Theme Park Jobs Overview
For some, it’s a life-long dream. For others, it’s just a summer job. Whether you’re looking for short term or long term theme park jobs, the theme park industry offers myriad positions, benefits and experiences. Theme parks can be found in every state, as well as abroad, generating a large job market in each community. Some of the larger parks are found in Central Florida, but there are also notable locations in Colorado, New Jersey, California, and Ohio, just to name a few. Literally millions of tourists visit annually from all corners of the globe. Some of the largest international groups come from Brazil, England, and Japan. Additionally, guests of all different physical and mental abilities visit the parks, and many bring service animals with them.
The theme parks have gone to great lengths to provide an inclusive, accessible environment so that all guests will not only feel welcome, but will be inclined to return year after year.
In the JobMonkey theme parks section you will learn about both theme parks and amusement parks (there are differences!), hear from theme park workers, find out about jobs with Disney, get tips for interviewing, and find out about the many different theme park jobs. In the end you will know whether you want to work at a theme park and what type of job to pursue.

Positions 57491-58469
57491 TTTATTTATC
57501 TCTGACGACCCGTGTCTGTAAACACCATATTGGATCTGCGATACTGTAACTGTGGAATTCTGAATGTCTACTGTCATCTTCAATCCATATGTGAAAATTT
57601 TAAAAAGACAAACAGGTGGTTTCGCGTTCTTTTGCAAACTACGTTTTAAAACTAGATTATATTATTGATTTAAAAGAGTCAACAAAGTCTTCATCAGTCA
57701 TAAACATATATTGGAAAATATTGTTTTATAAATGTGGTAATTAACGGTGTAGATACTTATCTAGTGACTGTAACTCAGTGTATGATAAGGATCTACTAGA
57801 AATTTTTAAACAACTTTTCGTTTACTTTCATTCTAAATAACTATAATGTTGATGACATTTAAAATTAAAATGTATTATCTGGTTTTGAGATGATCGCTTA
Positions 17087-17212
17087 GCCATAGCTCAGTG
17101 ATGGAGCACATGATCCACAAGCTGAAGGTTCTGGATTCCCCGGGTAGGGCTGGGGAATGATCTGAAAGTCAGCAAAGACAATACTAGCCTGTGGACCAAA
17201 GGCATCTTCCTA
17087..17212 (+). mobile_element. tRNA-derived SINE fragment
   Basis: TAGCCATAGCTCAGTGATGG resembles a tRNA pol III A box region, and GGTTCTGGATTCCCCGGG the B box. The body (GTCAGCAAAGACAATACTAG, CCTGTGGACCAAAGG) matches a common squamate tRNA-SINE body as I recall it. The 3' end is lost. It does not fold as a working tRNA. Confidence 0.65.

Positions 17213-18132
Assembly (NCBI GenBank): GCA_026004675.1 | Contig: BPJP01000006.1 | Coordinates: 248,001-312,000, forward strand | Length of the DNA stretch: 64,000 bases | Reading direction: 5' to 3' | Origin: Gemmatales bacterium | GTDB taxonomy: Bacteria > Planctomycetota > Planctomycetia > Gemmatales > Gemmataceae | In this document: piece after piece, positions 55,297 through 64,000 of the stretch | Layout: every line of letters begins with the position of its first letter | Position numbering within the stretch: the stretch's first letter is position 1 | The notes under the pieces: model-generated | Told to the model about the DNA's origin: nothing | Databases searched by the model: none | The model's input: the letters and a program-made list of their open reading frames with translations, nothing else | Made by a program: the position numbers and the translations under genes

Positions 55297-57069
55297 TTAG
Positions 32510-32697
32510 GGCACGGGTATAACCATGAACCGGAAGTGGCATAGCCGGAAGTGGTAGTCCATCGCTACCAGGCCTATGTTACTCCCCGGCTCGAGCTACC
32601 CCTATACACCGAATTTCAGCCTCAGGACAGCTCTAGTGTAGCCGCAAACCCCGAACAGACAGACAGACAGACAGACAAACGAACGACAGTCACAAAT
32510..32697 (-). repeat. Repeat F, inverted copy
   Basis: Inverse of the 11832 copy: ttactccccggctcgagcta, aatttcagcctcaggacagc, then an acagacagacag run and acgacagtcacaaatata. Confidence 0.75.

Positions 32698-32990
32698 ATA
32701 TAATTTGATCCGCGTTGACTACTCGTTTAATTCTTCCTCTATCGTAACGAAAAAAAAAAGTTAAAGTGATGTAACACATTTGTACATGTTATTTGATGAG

Each of the parks has a different “vibe,” cultivated by both the guests and the employees. Some are themed towards families, and offer entertainment and attractions geared towards a younger audience. Likewise, their employees are more tolerant of familial and youth concerns. On the other hand, many parks offer “thriller and chiller” entertainment for an older clientele. It’s important to understand the theme of the park prior to applying, and be prepared to tailor your guest service and communication skills towards those audiences.
A typical day for a theme park employee will involve a lot of interaction with visitors. Depending on the job, cash handling, food safety and service, or custodial duties may be included. Be prepared to work 8-10 hour shifts during the busy holiday season, standing on your feet in all types of weather. And be ready to answer repeat, tedious questions such as, “What time is the three o’clock parade?”